Ephemera VI

Last week I made mention of David Bentley Hart’s provocative article “Christ’s Rabble.” Although Hart opted to target an Acton Institute General in that piece, Acton has sent a Private to return fire. Dylan Pahman, perhaps Acton’s only resident Eastern Orthodox writer, has a new piece over at The Public Discourse that attacks Hart’s literal reading of certain New Testament passages which pertain to wealth. While I still harbor some reservations concerning Hart’s characterization of early Christians as “communists,” Pahman’s response is a mess. Setting aside Pahman’s childish attempts to associate Hart with the anarchist Pierre-Joseph Proudhon and Gnosticism, the real problem with Pahman’s uncharitable critique is that he simply does what he accuses Hart of doing, namely wandering around the New Testament in order to proof-text his way to the conclusion that wealth isn’t evil; it’s how we use it that can be evil. (Pahman, unsurprisingly, ignores just how often it is used for evil.) In the end, Hart can defend himself, and should he choose to do so, it will likely be a bloodbath. While Hart has sometimes stumbled along the way, particularly when targeting Thomism and the natural-law tradition, when it comes to Greek, the Church Fathers, and Christian history, it shouldn’t be too difficult for Hart to play Mickey Gall to Pahman’s C.M. Punk.

Some mixed defenses of the Tradinistas are starting to pour in. Over at his web-log Sancrucensis, Pater Edmund Waldstein has penned a detailed piece explaining why he supports their project while also opting to not align with it. In various other writings (one of which Waldstein links to), I have tried to lay out a typography of both “illiberal Catholicism” (broadly understood) and the various approaches to the Church’s social magisterium which are available today. I have made no apologies for the fact that I believe integralism is the only sensible option available for those who wish to conform to what the Catholic Church teaches. There is no need to import problematic terms like “socialism” into the mix, nor the ideological baggage which accompanies it. Waldstein appears to believe the Tradinistas have their instincts in the right place — and I think that’s right. My primary reservation concerning them remains a seeming lack of seriousness on the one hand (e.g., group’s name and website aesthetic) and a deeply confused approach to Catholic thought on the other. As I said in my original critique of the Tradinistas, it is an endeavor comprised mainly of priv-kids from Ivy League and other high-ranking schools; it’s chances of growing any deep roots are slim.

Meanwhile, David Mills, writing for Ethika Politika, thinks we need the Tradinistas (or something like them). Mills highlights the centrality of the just wage to Catholic social teaching and appears to believe the Tradinistas will help promote it. Maybe, though there is almost nothing from the Tradinistas on the just wage or even a ready-hand acknowledgment that paying just wages means discriminating between workers based on their state of life. As Mills surely knows, Distributists have a rich history of discussing the just wage and fleshing out its meaning. Moreover, Distributists also hold to a thick (though not absolute) conception of property rights which better coheres to what Leo XIII and Pius XI taught than anything the Tradinistas have proposed. To Mills I would say that we do need “something like” the Tradinistas in the sense of an organized movement to promote authentic Catholic principles in society. What we don’t need are Catholics too afraid of their own shadows talking-up a limp-wristed form of Marxism and pretending that it’s “revolutionary.” By modern liberal lights, what is truly revolutionary is the integralist thesis, or simply the idea — enshrined in Catholic doctrine — that the state is subordinate to the Church even though it retains its own legitimate sphere of authority. What we need are Catholics willing to crawl to the Cross, not a hammer and sickle.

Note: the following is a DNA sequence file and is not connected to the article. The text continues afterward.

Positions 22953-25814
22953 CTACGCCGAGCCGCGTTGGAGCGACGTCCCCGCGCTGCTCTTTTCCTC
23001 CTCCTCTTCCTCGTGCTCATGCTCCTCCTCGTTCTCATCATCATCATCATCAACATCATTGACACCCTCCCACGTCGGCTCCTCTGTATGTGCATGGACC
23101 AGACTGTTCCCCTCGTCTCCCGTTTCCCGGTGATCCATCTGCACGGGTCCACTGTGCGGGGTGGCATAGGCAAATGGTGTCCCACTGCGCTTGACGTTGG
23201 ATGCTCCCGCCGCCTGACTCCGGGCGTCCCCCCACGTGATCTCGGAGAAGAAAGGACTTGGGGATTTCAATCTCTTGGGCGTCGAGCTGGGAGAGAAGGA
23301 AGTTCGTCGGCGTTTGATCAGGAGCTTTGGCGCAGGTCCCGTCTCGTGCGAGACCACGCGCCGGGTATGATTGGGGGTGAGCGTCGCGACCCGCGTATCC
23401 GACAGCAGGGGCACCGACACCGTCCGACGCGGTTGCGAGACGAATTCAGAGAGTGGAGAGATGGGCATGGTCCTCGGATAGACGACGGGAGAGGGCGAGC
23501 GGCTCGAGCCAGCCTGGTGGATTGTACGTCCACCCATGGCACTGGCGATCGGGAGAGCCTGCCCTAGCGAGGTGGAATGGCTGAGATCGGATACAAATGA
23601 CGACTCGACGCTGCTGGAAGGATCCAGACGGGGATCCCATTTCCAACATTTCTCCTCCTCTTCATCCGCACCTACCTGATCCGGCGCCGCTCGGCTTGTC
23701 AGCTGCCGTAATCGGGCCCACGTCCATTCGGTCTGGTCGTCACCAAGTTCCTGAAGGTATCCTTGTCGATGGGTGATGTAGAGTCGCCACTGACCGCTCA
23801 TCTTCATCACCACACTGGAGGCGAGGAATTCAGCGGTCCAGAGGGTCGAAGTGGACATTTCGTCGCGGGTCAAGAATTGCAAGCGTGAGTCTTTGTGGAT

Last night, at the suggestion of Owen White, I watched the film Free State of Jones, starring Matthew McConaughey as Newton Knight, a poor farmer and Confederate soldier who led a rebellion against the Confederacy in Jones County, Mississippi. Like any historical drama, this one took some liberties with the facts while working-in some additional subplots for dramatic effect. Still, wholly faithful to history or not, the film raises some powerful points about the nature of a free society (albeit a small one) and the role rights ought to play in justifying political violence. What slightly unsettled me about Free State of Jones is not the fact a band of poor farmers and runaway slaves rose up against an ostensibly lawful political authority, but that their reasons for doing so are susceptible to two opposed ideological readings. As the movie presents it, Knight and his followers can be seen as quasi-socialists who wish to provide for the good of the commonwealth above individual gain or greed. And yet, at the same time, a very libertarian reading of Knight is available, particularly his insistence that his followers have an absolute right to their property and — citing St. Paul — ought to reap what they sow.

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